I need to take out my Linux installation which sits on a 3.5" IDE harddrive; but as I still wanted it to be usable, I thought I’d try putting the drive as is into a USB Hard Drive Enclosure and setting the BIOS Boot Order to use USB-HDD as priority.
It boots into the boot loader just fine; I select the Suse kernel as usual and off it goes… until it bombs out with a file system error (unfortunately I don’t have the error message to hand). Tried again using the Fail Safe mode and I can see it has a good go at loading, its managing to load usb drivers and main modules etc. before it drops out to a shell.
It reports something about not being able to find “part 2” of the file system?
Is it possible to do something to get this existing file system working from USB without reformatting? Or am I being completely niave in even thinking it would work?
I could get the exact error message tonight if anyone thinks its a remote possibility that transplanting drives like this could work.
Something about not being able to find partition with a long name ending in part2 (2nd partition) perhaps? When you move a drive into a different position or controller, the path to the partitions changes.
Get out the install DVD or CD and boot into the repair system, make sure it detects the external USB drive and then let it repair the bootloader and mount specs on your drive.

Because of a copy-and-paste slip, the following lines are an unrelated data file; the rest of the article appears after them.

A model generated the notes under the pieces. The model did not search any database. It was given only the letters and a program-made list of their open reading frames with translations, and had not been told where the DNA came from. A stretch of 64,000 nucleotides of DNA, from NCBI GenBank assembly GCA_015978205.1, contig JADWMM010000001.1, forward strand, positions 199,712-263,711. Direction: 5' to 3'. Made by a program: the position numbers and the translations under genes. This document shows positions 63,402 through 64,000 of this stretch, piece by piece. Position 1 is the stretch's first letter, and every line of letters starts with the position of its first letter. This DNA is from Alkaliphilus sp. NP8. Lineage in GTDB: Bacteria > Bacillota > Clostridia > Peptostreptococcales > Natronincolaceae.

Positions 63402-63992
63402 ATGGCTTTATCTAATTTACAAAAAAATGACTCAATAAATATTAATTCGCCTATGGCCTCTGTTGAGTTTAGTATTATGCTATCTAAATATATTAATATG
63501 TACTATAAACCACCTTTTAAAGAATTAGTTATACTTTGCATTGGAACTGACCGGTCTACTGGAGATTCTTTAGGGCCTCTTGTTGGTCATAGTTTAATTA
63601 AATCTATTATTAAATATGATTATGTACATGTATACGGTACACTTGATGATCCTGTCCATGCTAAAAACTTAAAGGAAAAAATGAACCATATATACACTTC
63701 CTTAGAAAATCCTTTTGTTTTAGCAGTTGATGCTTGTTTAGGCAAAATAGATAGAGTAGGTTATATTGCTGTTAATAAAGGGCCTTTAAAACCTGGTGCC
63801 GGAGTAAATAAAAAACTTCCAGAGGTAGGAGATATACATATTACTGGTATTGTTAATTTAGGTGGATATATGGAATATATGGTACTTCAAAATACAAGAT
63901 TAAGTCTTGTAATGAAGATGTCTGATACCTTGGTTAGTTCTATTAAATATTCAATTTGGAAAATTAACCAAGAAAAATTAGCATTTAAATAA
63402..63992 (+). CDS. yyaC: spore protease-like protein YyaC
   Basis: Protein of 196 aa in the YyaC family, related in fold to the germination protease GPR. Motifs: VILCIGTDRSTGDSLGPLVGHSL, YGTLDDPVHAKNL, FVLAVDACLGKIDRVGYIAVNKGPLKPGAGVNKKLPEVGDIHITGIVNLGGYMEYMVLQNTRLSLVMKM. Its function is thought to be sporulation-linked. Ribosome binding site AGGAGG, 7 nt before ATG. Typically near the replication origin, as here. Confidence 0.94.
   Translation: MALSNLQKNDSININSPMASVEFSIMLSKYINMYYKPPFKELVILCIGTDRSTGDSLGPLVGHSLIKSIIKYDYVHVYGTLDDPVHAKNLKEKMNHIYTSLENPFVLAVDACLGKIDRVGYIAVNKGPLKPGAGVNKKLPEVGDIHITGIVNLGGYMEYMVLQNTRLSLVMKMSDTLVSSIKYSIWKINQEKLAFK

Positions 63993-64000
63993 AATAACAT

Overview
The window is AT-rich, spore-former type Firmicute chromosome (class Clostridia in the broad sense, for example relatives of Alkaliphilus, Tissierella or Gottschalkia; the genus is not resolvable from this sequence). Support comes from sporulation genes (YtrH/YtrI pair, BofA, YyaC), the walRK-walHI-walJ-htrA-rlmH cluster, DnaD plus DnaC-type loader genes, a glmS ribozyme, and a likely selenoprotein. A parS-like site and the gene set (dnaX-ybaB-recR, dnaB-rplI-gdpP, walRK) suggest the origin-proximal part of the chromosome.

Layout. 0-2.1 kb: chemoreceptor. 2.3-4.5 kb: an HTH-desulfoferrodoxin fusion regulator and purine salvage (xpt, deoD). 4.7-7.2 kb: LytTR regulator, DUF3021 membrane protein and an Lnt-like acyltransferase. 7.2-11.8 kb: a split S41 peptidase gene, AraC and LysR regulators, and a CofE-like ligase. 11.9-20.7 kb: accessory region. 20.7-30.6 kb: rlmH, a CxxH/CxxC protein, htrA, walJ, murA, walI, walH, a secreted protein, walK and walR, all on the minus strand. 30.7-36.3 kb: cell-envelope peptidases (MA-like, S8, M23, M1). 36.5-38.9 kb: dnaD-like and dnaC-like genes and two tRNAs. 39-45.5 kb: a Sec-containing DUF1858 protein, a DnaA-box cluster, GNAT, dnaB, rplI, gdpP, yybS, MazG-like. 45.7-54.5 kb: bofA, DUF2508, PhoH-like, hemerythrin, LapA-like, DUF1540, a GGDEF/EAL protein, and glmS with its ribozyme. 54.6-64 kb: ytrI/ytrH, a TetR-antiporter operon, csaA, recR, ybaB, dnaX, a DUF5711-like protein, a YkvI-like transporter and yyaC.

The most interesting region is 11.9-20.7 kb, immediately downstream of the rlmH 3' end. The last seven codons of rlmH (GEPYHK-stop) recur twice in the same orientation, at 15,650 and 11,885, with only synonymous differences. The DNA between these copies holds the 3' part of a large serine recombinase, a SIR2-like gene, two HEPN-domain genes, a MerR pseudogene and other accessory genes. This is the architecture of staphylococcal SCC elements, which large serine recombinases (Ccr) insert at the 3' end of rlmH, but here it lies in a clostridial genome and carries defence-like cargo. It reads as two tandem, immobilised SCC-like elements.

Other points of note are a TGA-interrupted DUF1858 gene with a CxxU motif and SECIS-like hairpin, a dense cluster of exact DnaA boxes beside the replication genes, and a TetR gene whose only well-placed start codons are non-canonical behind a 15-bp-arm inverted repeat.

That sounds exactly like it, yes.
Cheers for the advice mate - what you’ve said makes sense and I’ll give the repair a whirl.
I wasted five hours last night on a separate wireless routing problem so when I hit this issue as well, I thought I’d better give up and make sure I wasn’t on completely the wrong lines before continuing.
Most likely you will have to update /etc/fstab and /boot/grub/menu.lst to, reflecting the new device names.
An alternative is to use volume labels rather than devices names, which then lets you move disks onto different controllers. tune2fs lets you retro label. For swap space you need to re-format it with mkswap.
LABEL=<volume-name> can replace a device for mount points. swap space for recover, may be given by using the /dev/disk/by-label directory.
BTW, the repair system has some bugs in it. At a couple of places it claims that it could not repair the bootloader when it actually has worked. So just click continue at those spots and most likely the boot loader and fstab have been fixed.